Chicken profitability in 2010 will be similar to 2009; small positive numbers similar to long-term average, predicts Lohr. “By my calculation, [it will be] about 3 cents per lb.,” he says.
Key factors playing into his predications are lower feed costs, slow growth in consumer spending on food in line with a similar recovery in the overall economy – but expect no big change in exports, he cautions.
Exports will be a “wild card,” Aho adds. “We depend on China and Russia for a good chunk of our export sales,” he says. “The trick [this] year is to keep both countries happy with us.”
But Russia is ramping up its domestic production and will decline long-term as an export market, he predicts.
Increasing competitive pressure for vertical integration or supplychain management, processor/grower contract evolution and the drive to maintain and enhance food safety will be challenges or issues for the industry in 2010, Lohr comments.
Because of biology and the way protein industries are organized, it takes a while for the beef and pork industry to adjust to a shock like a severe recession, Aho says. “That adjustment will finally arrive in 2010 and everyone seems to be predicting falling pork and beef supplies,” he adds. “The economy is bound to be better. The chicken industry is heading toward one of those periods of higher profitability the poultry industry has every once in a while.”
It doesn’t look like the new level of grain prices is going to go down to what the U.S. enjoyed before 2006, Aho says. “With those higher grain prices, the feed conversion of chicken becomes a competitive advantage over other meats,” he adds. “When everything settles down from the shocks we had with the recession, competing meats are going to end up being a lot higher in price and we’ll see some increased demand for chicken going forward.”
Turkey industry profitability will be much better than in recent years, Lohr predicts. “[It] should be positive with all of the gains in the second half of the year,” he adds. Key factors behind his prediction are similar to chicken industry predictions, in addition to issues of being competitive in export markets due to lack of economic availability after the last two years of production cutbacks. Things are starting to look up for the turkey industry, agrees Dr. Thomas Elam, president, FarmEcon LLC, Carmel, Ind. “I base that on the incredible disappearance we had over Thanksgiving, which has taken our freezer stocks down to fairly manageable levels – combined with the fact at least through March or April of next year, turkey production is going to be well under 2008 levels and even under 2009 levels. The balance of bargaining power is definitely swinging away from the buyers and toward the sellers.”
Feed costs, although better, will remain a challenge. “We’re still looking at feed costs that are about double on a per-pound, ready-to-cook basis of what they were in 2005,” E la m says. “And this industry and every other protein producer in this country is still trying to adjust to those higher costs. Gradually, the [turkey industry is] righting the ship by cutting production and charging customers more for products.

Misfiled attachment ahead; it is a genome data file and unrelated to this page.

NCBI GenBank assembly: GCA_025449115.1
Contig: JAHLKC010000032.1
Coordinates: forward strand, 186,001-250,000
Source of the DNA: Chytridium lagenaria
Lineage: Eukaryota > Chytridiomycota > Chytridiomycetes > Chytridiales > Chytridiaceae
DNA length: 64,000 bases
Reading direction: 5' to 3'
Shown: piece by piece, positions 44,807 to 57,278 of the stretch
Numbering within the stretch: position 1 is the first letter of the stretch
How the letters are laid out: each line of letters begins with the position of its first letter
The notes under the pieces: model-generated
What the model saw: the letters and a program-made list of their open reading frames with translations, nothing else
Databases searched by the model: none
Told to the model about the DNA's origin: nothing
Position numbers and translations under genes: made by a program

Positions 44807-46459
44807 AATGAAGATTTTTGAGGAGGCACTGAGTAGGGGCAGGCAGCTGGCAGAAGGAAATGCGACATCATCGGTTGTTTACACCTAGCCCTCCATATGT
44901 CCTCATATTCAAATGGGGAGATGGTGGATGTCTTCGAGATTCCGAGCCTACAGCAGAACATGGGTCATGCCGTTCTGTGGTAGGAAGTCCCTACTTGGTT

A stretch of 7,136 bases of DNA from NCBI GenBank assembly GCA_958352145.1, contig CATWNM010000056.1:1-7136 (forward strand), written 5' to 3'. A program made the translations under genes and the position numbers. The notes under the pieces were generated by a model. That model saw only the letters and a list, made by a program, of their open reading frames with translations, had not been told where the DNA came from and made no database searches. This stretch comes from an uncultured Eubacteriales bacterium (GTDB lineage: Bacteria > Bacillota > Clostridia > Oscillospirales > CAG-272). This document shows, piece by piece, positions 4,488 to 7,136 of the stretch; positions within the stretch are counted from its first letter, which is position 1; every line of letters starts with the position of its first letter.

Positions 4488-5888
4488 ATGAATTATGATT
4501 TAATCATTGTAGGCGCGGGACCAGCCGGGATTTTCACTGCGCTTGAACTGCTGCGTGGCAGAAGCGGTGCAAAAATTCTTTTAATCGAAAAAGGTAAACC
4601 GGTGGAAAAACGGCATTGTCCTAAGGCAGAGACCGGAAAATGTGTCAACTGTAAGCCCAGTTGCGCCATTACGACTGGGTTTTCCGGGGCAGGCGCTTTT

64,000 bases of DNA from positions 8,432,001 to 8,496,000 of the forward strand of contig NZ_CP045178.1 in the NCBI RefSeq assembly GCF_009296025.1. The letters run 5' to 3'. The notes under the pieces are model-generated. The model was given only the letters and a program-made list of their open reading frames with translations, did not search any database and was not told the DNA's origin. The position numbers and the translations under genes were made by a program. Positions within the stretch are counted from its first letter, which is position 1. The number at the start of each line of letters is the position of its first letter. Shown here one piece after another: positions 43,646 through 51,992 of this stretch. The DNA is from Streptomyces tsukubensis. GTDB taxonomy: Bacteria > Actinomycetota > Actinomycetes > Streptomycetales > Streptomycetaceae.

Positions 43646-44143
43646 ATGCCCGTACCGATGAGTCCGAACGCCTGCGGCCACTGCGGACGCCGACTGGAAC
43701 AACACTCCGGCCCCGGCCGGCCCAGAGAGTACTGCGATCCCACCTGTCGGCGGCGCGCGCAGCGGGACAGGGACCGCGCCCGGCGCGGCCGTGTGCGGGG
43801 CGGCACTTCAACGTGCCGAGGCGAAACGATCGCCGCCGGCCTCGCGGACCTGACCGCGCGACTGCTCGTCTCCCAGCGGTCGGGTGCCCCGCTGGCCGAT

“We will eventually get this ship righted, but it’s going to be a smaller business than it was two or three years ago,” he adds. “It’s going to be profitable again, but it’s going to be at lower production levels.” This year should be a reasonably good year for Butterball LLC and the turkey industry, in general, says Kerry Doughty, executive vice president of sales and marketing. “I anticipate a slow recovery for animal agriculture with factors such as feed costs and general consumer economic conditions being key,” he adds. “The economic climate over the past 18 months has really impacted consumer behaviors. We have seen consumers tightening their belts with fewer meals eaten outside the home and more awareness on the part of the consumer for the costs of their food.”
The media has influenced perceptions on food safety, H1N1, animal welfare and locally-grown, which are playing a part in consumer choices, he adds. “We are aware of the importance of maintaining consumer confidence in our brand,” Doughty continues. “We do this through staying vigilant with regards to the safety of our products, our employees and our animals. Programs are in place within our company for internal verification, as well as extensive verification conducted through various federal government agencies, such as OSHA, USDA, FDA and EPA. We continuously communicate with our consumers and customers regarding our efforts in these areas in order to continue the longstanding tradition of trust associated with the Butterball brand.”